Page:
Across the county there are estimated to be around 129,000 ex-service personnel.
How well have they adapted to Civvy Street? How do they contribute to the local community, and do they feel well supported within the local community?
These are questions being asked by the Kent and Medway Civilian Military Partnership Board, which comprises representatives from local government in Kent and Medway, the armed forces, and service charities.
The Board was set up in 2011 to deliver the Armed Forces Community Covenant, which aims to encourage local communities to support the armed forces in their area and promote understanding and awareness among the public of issues affecting the armed forces community.
The Board is keen to get as many current and former armed forces and ex-service personnel and their partners as possible, to complete a short questionnaire to help the Board understand the strengths and needs of serving and ex-service armed forces personnel, and their families in Kent and Medway.
KCC Project Manager Jayne Collier-Smith said: “In Kent we have over 2,600 serving personnel and 412 reservists who we know we can reach with this survey.
“But we are keen on tracking down ex-service personnel who we have no way of knowing where they are and how their lives have changed.
“The survey will remain anonymous though we do ask for a postcode to help us map needs and opportunities.
“By taking part in this survey, it will help us shape where and how resources can be focused for people associated with the armed forces.
“We want to make sure the Kent and Medway Civilian Military Partnership Board have as much information as possible to inform their decision making.”
Dartford Men’s Shed chairman Darren Riley, 40, from Swanscombe, who served in war-torn Bosnia during his military career, said: “When I left, life was a struggle. The transition from a very structured environment to ‘here’s a house, here’s real life, you work it out’ was just a massive transformation.
“I wasn’t really focused and just lost my belief and self-motivation.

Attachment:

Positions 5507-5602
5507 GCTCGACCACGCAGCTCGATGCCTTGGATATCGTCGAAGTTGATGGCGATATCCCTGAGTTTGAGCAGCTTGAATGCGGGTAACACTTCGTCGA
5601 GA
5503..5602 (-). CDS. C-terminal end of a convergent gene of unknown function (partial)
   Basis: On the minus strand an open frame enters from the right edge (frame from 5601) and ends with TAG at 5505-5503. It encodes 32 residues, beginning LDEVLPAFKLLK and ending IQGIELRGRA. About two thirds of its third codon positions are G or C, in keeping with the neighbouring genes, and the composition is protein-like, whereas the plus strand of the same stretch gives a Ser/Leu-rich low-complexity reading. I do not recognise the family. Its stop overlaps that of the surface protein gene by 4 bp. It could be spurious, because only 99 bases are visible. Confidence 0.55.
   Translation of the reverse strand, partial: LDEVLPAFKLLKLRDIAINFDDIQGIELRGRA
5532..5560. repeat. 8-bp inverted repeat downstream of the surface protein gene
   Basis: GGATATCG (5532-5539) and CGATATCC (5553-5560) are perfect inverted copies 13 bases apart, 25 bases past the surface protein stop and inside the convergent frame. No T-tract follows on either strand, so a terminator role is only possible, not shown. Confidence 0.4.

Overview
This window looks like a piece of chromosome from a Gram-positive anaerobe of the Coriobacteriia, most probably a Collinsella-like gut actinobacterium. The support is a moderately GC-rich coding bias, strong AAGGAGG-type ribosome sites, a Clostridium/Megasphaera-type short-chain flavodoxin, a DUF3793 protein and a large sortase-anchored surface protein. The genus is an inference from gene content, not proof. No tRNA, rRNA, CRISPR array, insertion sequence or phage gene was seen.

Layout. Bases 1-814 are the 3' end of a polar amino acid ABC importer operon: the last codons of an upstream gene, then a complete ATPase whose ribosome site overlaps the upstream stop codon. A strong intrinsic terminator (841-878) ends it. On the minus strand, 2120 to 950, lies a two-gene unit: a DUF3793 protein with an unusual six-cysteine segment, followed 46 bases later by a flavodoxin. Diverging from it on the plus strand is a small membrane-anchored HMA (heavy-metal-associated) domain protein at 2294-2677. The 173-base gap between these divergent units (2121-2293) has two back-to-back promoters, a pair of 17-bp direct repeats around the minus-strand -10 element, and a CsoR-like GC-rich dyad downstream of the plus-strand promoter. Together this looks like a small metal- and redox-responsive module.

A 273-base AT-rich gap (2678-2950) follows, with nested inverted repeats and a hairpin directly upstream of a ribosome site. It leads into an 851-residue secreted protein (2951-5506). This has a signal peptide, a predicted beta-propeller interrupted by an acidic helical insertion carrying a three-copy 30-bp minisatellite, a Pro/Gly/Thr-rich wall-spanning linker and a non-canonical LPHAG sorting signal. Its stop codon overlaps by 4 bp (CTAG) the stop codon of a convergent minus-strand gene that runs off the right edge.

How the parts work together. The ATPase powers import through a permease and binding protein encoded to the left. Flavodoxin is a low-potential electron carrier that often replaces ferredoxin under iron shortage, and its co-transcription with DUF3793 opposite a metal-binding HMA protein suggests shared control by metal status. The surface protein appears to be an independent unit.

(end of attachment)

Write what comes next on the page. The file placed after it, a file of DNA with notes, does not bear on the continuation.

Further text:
“You’re not really prepared for life afterwards. I’ve struggled with relationships, I couldn’t get into work.
“I engaged with the Community Covenant which I got to through Kent Sheds and I’m now employed by Groundwork
South helping other former serving members and homeless people.”
There are three regular Army troop bases in Kent – Brompton Barracks, Invicta Park Barracks and Shorncliffe Army Camp – alongside six Reservist bases.
Chair of the Kent & Medway Civilian Military Partnership Board and KCC Armed Forces Champion Cllr Leyland Ridings said: “We want to ensure that we are focussing on those issues that are most important to the armed forces community.
“To do that, we need better information about the experience of ex-service personnel, particularly those who left the armed forces a few years ago and are working in other fields.
“We also want to know about the issues facing their partners and children.
“The project aims to improve the support networks available for the Armed Forces community by better understanding their needs and to identify their strengths to support each other and to use their skills to help the wider Kent community.
“With your help filling in this questionnaire, you will help us deliver a list of priorities for the KCMP to consult on next year.”
The project is being delivered by Kent County Council’s policy team which is investigating the strengths of and challenges faced by the Armed Forces community.
There will also be workshops/forums and service provider interviews.
The closing date for completion is July 31. The overall findings and results of the research will be published in early 2016.
Visit www.kent.gov.uk/armedforces to take part from Friday, June 5.
The research is completely anonymised and will be handled in the strictest of confidence.
Personal information will be stored securely and accessed only by the research team.
People may not wish to tell us their postcode however it would really help determine where services or support needs should be focused in Kent.
Contact details will not be passed on to a third party.
Research data will not be shared with any third party unless fully anonymised and will never be released if it contains any information that may identify the person.